- 3 In FY 1986, 39 states and territories had compensation programs eligible to participate and receive VOCA compensation grants. By FY 94, a total of 50 states and territories received VOCA compensation grants. The State of Maine received its first VOCA victim compensation grant in FY 1995. Although the Nevada operates a victim compensation program, it has chosen not to make compensation available to non-residents. As a result, Nevada is not eligible to participate in the VOCA crime victim compensation program.
- VOCA funds supported pioneering partnerships between all levels of government and many
different agencies to improve services to crime victims. These interagency projects included children's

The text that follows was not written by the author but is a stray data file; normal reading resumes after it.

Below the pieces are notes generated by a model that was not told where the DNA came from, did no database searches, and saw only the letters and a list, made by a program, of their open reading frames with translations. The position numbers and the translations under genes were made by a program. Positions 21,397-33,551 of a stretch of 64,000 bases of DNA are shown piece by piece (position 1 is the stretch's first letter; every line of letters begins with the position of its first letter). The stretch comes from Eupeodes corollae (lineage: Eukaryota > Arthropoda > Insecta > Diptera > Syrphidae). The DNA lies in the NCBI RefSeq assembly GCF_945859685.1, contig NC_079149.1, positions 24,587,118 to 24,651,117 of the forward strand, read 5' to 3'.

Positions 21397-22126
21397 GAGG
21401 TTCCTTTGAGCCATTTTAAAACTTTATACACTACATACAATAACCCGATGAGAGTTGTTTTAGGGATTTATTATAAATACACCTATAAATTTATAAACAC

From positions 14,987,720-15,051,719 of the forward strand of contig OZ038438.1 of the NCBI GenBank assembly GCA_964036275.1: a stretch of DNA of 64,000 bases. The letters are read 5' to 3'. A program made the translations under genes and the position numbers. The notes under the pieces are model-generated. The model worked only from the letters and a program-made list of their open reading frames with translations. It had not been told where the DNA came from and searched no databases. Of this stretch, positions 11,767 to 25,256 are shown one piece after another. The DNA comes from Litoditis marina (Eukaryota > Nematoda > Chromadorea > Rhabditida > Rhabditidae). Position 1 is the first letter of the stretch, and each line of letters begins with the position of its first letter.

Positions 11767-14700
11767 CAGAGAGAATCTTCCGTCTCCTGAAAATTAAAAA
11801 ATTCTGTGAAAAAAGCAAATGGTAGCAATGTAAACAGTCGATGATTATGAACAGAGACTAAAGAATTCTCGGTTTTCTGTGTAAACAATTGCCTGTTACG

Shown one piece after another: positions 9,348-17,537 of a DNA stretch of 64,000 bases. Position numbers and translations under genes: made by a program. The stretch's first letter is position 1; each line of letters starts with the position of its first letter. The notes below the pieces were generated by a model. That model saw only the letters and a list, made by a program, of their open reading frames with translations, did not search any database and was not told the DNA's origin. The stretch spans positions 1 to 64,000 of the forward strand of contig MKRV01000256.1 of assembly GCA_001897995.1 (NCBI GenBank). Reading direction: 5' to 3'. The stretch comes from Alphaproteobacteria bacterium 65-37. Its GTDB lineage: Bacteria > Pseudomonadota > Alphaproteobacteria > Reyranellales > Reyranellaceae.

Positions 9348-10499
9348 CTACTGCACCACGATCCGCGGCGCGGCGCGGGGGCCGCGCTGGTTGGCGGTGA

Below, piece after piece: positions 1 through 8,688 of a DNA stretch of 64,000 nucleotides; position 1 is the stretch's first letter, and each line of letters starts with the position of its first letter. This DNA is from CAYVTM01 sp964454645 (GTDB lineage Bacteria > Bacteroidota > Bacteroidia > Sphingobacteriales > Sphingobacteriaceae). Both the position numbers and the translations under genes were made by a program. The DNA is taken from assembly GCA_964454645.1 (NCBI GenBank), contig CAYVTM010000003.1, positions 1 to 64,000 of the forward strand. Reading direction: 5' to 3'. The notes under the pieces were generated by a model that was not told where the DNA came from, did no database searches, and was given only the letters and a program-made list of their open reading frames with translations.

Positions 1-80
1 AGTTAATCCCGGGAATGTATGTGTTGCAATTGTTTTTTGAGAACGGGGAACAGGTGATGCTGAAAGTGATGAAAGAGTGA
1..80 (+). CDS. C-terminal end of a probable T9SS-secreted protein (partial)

advocacy centers, victim services centers, and interdisciplinary violence against women programs
designed to reduce the number of victim interviews, provide settings especially designed for victims, and
increase collaboration between criminal justice and victim service agencies.
- Using only about one percent of the total Crime Victims Fund, OVC established training and
technical assistance programs that reached several hundred thousand diverse professionals who
serve crime victims.
- Domestic Violence Law Enforcement Training: OVC administered 23 projects that trained more than
100,000 law enforcement officers from 25 states on domestic violence policies and response procedures.
- Crime Victims and Corrections Training: In the field of corrections, OVC supported two large,
nationwide training and technical assistance projects which provided training to 35 states, Department of